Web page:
In India, however we have plenty of domestic resources available for daily chores. So, robots do not come to the picture here. Nonetheless, robots in Industrial sector is fast catching up. This includes assistance for tasks such as machine-level contingency monitoring, sharing the industrial workload without posing a threat to already existing manpower, and more. Even the healthcare sector in India is rapidly adapting automation/robotics.

Q. Then, do you think that after robotics/automation make a big impact in India, would we be able to handle automated systems when these come to our daily lives

A. As I have stated earlier, robotics would fit in perfectly for systems that are outside of the personal domain purview. This again includes industrial systems; I don’t think that automation/robotics in our daily lives (speaking from use in the personal domain point of view) would ever be practical.

Q. Talking about industries, where do you think that robots would be able to help-out in India; apart from healthcare, and city traffic monitoring?

A. Robots would be effective in areas where there is shortage of skilled manpower. Significant application opportunities exist in the emerging service robotics sectors, whose products will impact on our everyday lives by contributing high-value-added services and providing safer working conditions.

Tele-operated mobile systems are now being used in several security applications including bomb disposal. In the future, robots will autonomously assist with the protection of offices and homes, and will help secure borders or monitor the environment in both routine and emergency operations.

In space, the use of robots has become almost obligatory. Both unmanned and manned missions will be preceded or augmented by robots.

In addition, the technology applicable to space robotics will enable a wide range of earth-based exploration and material-processing activities from automated undersea inspection to mining and mineral extraction under hazardous conditions.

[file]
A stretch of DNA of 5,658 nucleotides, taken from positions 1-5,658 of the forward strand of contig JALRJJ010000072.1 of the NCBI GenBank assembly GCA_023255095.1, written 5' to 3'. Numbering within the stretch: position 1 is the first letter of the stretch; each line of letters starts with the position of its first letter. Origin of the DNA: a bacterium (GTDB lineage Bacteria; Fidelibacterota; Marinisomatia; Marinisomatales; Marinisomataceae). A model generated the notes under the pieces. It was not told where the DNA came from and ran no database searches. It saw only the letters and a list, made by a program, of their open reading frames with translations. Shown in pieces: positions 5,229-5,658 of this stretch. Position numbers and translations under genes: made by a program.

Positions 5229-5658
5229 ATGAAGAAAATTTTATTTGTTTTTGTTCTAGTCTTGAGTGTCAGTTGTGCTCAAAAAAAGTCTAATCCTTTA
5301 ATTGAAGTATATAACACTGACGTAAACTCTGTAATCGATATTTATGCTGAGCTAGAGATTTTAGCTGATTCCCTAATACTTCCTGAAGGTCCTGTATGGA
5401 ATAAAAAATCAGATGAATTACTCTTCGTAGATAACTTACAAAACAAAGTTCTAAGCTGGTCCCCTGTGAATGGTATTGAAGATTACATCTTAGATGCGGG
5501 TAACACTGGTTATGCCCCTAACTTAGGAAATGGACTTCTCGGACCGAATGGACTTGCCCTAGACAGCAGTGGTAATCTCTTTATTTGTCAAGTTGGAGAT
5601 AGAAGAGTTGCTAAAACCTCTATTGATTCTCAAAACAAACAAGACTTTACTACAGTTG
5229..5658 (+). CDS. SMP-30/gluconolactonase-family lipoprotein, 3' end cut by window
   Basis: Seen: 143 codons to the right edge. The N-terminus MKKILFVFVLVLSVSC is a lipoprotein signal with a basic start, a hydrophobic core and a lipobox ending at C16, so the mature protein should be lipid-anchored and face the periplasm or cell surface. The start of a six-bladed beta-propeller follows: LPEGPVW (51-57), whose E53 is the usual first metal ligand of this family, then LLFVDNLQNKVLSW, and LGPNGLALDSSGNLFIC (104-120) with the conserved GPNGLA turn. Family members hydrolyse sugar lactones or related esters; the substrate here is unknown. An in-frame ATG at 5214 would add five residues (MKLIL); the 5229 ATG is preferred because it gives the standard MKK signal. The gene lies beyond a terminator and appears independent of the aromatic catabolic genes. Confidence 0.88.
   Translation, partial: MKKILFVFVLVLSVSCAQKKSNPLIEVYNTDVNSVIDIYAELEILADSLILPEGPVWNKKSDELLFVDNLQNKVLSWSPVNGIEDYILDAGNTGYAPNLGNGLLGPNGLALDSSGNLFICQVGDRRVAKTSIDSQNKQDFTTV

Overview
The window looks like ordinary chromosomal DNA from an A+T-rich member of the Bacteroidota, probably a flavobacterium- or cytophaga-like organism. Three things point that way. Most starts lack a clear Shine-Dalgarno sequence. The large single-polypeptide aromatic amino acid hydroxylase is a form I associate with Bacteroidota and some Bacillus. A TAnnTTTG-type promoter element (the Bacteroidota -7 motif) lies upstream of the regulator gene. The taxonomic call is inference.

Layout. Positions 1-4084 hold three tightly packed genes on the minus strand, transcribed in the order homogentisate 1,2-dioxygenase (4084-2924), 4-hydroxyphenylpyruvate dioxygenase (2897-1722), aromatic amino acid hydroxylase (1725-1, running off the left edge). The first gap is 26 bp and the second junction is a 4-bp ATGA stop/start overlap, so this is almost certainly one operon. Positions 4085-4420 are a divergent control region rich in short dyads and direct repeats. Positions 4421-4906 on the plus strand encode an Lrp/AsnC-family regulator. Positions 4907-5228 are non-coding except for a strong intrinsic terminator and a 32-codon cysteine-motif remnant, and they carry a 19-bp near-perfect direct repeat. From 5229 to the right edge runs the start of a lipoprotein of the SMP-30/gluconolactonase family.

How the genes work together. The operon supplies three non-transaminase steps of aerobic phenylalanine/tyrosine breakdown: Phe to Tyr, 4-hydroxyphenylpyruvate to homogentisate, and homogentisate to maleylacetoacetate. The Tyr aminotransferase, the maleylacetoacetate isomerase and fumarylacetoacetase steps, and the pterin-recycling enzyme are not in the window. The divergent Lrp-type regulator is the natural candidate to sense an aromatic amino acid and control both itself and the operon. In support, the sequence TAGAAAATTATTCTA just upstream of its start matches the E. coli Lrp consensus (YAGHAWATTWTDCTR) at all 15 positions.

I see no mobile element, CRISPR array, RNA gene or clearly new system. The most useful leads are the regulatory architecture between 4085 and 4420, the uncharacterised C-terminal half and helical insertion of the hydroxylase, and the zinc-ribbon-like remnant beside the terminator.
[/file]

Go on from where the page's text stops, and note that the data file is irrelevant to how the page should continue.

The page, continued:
Also, for instance, Tata Motors uses industrial robotics and automation for production. Many Indian subsidiaries of multi-national companies like Samsung, LG, Philips, Honda, Renault, Suzuki, Hyundai, and Ford also use industrial robots.

Q. Finally, being a seasoned engineer, what is your advice to startups specialising in robotics research?

A. Research on low-cost robotics and intelligent systems is undoubtedly the need of the hour in developing economies like India.

My advice to new startups is, to take part in various robotics competitions across multiple levels organised by the Indian Institute of Technology concerns (IITs). This is because many new projects on robotics are being displayed by the students of all levels in such activities throughout the country. In addition to this, owners of startups could potentially find new income sources/funding models for their research.

Do remember that even the Indian government is currently promoting startup initiatives at various levels both financially as well as strategically.


  1. Thank you Rahul R of EFY for bringing to light, achievement and start up of a young and dynamic Director engineer, Ajay Godara. Robotics are very accurate, too good, increase quality control & production. The key factor is precision and accuracy in programming, too. Good day and best of luck to the budding engineer?